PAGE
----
Computer Associates (CA)
said it would issue stock worth $144 million in order to settle the three class-action shareholder lawsuits that hit the company over accusations of accounting improprieties.
The Islandia, N.Y., software company said it would issue 5.7 million shares of stock to the plaintiffs, who filed suit over allegations of shady accounting practices stretching back to 2000.
Investors had charged that CA renewed contracts before their terms ended in exchange for larger payments up front, which led investors to believe that CA had closed more deals and incurred higher revenue than it really had.
Also settled was a class-action suit brought under the Employee Retirement Income Security Act (ERISA) representing Computer Associates employees who
purchased company stock through a 401(k) plan, and a derivative suit filed
While the settlement appears large, CA stressed in a public statement that
it is not an admission of wrongdoing or accounting improprieties. CA
Chairman and Chief Executive Officer Sanjay Kumar discussed the settlement,
which could have take years to come to fruition.
“Settling all of these cases at one time is a major step forward, because it
removes the uncertainty that always accompanies unresolved litigation and
clears distractions that have clouded the real performance of our company,”
said Kumar. “While confident in our position, the Board of Directors
concluded that a settlement — especially one that puts more equity in the
hands of shareholders — was the best course of action. It became clear that
it was a far better option than continuing with the expense and distraction
of a protracted legal battle that began five years ago.”
While senior executives may be able to wipe some sweat from their collective brow with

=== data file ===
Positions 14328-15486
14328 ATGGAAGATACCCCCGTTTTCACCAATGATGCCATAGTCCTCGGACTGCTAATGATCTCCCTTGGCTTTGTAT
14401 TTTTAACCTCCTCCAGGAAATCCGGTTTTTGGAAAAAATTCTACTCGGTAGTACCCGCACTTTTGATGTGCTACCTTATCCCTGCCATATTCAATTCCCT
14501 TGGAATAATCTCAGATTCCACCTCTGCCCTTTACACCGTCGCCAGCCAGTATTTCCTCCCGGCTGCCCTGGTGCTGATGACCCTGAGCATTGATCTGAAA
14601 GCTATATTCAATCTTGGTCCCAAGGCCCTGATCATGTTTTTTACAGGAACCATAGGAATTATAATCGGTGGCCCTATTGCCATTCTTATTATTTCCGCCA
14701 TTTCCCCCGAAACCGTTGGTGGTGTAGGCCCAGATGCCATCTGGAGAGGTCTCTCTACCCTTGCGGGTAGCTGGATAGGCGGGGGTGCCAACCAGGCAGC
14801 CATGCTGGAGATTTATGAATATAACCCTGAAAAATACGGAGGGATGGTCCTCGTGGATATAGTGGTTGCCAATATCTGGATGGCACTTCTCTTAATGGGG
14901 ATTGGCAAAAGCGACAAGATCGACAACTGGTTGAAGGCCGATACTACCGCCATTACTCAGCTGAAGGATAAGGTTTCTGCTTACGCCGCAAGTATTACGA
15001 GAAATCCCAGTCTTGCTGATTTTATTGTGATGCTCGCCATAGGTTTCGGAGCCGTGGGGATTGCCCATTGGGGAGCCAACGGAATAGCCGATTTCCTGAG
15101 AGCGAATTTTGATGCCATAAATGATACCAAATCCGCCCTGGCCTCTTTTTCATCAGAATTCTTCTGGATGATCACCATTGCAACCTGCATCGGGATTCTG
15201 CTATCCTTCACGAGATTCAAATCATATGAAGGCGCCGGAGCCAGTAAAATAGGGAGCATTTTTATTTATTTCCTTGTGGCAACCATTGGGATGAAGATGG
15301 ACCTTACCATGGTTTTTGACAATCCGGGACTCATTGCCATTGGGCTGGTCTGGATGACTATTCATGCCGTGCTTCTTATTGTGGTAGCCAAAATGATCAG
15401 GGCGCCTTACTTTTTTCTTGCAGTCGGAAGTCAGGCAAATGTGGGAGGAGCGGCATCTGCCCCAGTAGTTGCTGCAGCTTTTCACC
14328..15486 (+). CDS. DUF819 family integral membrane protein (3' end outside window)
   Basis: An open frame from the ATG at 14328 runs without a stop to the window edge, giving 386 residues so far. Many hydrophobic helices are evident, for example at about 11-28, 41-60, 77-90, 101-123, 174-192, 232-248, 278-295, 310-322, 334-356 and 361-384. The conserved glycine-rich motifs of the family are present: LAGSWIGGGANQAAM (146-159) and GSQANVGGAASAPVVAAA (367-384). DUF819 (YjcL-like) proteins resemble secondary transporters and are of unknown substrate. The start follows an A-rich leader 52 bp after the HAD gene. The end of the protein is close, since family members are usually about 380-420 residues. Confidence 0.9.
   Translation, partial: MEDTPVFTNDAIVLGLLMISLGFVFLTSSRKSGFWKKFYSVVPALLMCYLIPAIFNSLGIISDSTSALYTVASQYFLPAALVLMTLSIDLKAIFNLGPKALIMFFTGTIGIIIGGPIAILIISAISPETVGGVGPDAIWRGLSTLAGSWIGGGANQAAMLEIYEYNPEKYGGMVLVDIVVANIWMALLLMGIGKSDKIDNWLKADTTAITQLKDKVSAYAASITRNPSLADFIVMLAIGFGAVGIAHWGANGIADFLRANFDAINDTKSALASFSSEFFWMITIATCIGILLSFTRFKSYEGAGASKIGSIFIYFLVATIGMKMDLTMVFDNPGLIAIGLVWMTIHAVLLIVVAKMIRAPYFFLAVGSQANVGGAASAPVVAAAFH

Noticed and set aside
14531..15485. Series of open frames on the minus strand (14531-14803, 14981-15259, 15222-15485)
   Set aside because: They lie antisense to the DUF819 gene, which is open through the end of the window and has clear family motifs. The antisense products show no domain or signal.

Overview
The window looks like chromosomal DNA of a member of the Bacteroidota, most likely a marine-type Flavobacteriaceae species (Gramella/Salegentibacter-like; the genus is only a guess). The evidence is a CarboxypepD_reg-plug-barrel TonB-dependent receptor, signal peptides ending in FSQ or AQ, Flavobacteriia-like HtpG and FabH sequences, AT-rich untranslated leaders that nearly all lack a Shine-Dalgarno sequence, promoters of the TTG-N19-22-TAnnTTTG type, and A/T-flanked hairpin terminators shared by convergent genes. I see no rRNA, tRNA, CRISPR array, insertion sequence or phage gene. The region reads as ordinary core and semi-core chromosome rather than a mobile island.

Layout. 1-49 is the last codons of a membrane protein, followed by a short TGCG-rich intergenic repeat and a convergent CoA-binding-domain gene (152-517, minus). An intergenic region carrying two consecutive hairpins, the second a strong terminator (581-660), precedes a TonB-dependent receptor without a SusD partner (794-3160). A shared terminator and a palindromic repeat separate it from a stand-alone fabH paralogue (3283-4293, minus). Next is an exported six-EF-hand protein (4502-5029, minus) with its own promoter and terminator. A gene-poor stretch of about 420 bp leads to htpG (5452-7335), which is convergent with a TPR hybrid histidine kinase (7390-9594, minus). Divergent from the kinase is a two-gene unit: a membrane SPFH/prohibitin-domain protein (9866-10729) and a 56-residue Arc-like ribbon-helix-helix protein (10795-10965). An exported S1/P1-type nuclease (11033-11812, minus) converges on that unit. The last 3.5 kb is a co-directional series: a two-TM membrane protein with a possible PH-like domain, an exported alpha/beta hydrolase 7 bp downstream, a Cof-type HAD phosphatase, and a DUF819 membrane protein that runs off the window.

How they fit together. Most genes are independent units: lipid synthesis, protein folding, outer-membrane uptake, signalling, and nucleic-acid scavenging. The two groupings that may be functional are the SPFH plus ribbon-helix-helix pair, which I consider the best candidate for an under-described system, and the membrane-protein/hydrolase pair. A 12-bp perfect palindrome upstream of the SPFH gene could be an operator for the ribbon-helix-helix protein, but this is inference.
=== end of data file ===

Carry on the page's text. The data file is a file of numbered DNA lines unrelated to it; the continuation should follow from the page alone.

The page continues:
this settlement, they still have to sweat out other issues.
The company is still under investigations by the Securities and Exchange
Commission and the US Attorney’s Office for the Eastern District of New York
for its accounting measures. CA is cooperating with those investigations.
Meanwhile, CA has done its best to not let the litigation affect
its operations, and the company has unfurled its own on-demand computing
strategy to compete with a continuing software trend of allowing users to
draw computing resources as they need it. Several other companies, including
have embarked on similar initiatives.
The settlement figure, estimated before taxes, is based on CA’s New York
Stock Exchange closing price of $25 on Friday, August 22 and certain
administrative costs associated with settlement. The after-tax impact of
this charge is currently estimated to be approximately $97 million or 17 per
share on a GAAP basis.
Plaintiffs’ attorney fees will be covered in the stock settlement. If CA’s
share price is below $23.43 per share at the time of distribution, up to 2.2
million of the 5.7 million shares would be payable in cash at that price —
or a maximum of $51.5 million in cash. In that case, the stock portion of
the settlement would be reduced to no less than 3.5 million shares.
After clearing the appropriate boards and channels, the settlement will be
submitted for approval to the United States District Court for the Eastern
District of New York.